4. RESULTS AND DISCUSSION

4.1 Visual examination of biosynthesized silver nanoparticles

The biosynthesis of silver nanoparticles was primarily identified by color change during exposure of crude algal extract of Colpomenia sinuosa into aqueous solution of silver ions (Figure 1). The shade dried powder preparations of the experimental algae Colpomenia sinuosa were added in 10-3 M silver nitrate solution and allowed to react at 121°C for 20 minutes. The colour of the reaction solution changed to dark reddish brown. The control (without algal powder) showed no colour formation. Formation of the colour arises due to the excitation of surface plasmon vibrations where the metabolites in the algal extract act as the capping agent. The colour of the solution gradually intensified on heating which clearly indicates and confirms the formation of silver nanoparticles. After 24 hrs, there is no significant color change, indicating the saturation of the reaction of silver nanoparticle formation.

4.2 UV-visible spectroscopic analysis of biosynthesized silver nanoparticles

The absorption spectra of silver nanoparticles formed in the reaction solution were characteristic for the algae and had specific absorption maxima 428 nm for Colpomenia sinuosa (Figure 2). The broadening of the peak indicated that the silver nanoparticles synthesized from the experimental algae are poly dispersed in nature and the intensity of the band increased with the increase in reaction time. The frequency and width of the surface plasmon absorption depends largely on the size and shape of the metal nanoparticles as well as on the dielectric constant of the metal and the surrounding medium. The interaction with the biomolecules present in the aqueous part of the reaction solution by the biosynthesized silver nanoparticles from experimental algae has been indicated by UV visible spectroscopic analysis. There were no little signs of aggregation with the biosynthesized silver nano particle solution which were stable for more than six months of observation.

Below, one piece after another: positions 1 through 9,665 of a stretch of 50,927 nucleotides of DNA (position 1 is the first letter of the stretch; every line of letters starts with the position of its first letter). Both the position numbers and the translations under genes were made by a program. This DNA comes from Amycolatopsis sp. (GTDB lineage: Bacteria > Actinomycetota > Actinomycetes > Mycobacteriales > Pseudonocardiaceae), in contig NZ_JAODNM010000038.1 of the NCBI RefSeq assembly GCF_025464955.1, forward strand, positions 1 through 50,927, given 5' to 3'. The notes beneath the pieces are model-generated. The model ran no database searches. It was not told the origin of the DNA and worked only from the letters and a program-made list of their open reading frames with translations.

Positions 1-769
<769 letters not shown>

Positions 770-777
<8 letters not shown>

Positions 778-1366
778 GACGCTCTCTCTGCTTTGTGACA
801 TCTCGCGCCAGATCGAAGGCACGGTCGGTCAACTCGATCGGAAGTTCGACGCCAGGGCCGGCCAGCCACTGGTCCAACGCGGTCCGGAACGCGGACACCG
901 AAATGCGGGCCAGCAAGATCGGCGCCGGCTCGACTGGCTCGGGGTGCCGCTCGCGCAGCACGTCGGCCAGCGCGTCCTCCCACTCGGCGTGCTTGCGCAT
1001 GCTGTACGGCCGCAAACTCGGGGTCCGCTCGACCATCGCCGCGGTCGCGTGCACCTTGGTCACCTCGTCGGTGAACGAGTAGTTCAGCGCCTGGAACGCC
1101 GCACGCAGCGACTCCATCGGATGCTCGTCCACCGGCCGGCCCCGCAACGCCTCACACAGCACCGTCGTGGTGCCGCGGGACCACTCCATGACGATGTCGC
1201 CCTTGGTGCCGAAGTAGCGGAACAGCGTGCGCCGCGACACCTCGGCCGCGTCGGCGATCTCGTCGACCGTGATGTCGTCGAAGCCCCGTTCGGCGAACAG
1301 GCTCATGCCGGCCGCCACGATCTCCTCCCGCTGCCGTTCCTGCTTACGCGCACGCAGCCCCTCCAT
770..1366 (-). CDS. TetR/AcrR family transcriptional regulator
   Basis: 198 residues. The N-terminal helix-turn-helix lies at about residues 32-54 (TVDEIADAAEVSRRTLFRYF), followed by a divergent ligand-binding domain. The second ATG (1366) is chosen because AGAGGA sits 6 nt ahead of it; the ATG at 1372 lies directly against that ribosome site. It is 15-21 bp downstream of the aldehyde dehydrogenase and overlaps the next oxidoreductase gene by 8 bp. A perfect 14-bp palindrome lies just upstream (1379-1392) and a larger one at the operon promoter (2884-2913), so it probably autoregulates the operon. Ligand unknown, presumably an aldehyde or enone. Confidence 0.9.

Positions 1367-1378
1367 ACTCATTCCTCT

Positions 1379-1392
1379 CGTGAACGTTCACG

4.3 FTIR spectroscopic analysis of biosynthesized silver nanoparticles

The FTIR spectral measurements were carried out to identify the potential biomolecules in the crude extract of the seaweed Colpomenia sinuosa which is responsible for reducing and capping the bio reduced silver nanoparticles. Silver nanoparticles biosynthesized from experimental seaweed Colpomenia sinuosa were analyzed using FTIR spectroscopy. The local molecular environment of the organic molecules on the surface of the nanoparticles was determined by the IR spectra. FT-IR is a technique, which is used to analyze the chemical composition of many organic chemicals, semiconductor materials, gases, biological samples, inorganics, and minerals. FTIR analysis can give not only qualitative (identification) analysis of materials, but, with relevant standards, can be used for quantitative (amount) analysis. The FT-IR spectral absorbance bands of the nanoparticles of Colpomenia sinuosa were seen at 3435 cm1 (O–H stretch, H–bonded alcohols, phenols), 2923 cm-1 (C-CH3 stretch, alkanes), 2853 cm-1 (CH2, alkanes), 2519 cm-1 (S- H stretch, thiol), 2091 cm-1 (C≡C stretch, alkynes), 1633 cm-1 (N–H bend, primary amines), 1469 cm-1 (C–C stretch (in–ring), aromatics), 1103 cm-1 (C–N stretch, aliphatic amines), 1034 cm-1 (C–O stretch, alcohols, ethers), 875 cm-1 (C-H out of plane bending, aromatics), 862 cm-1 (C-H out of plane bending, aromatics), 712 cm-1 (C–Cl stretch, alkyl halides), 658 cm-1 (C–Br stretch, alkyl halides), 603 cm-1 (C–Br stretch, alkyl halides), 541 cm-1 (C–Br stretch, alkyl halides), and 471 cm-1 (S-S stretch, polysulfides) (Table 1; Figure 3). The FT-IR spectrum analysis indicates the presence of chemical bonds and the functional groups of the biomolecules responsible for the stabilization of the biosynthesized silver nanoparticles from the experimental marine brown alga Colpomenia sinuosa. The FTIR results revealed that the compounds present in the marine brown alga Colpomenia sinuosa which are aromatic, alkanes, amides or amines that may act as the capping ligand in the formation of silver nanoparticles and also possible perform the stabilization of silver nanoparticles in the aqueous medium.

4.4 X-Ray diffraction pattern (XRD)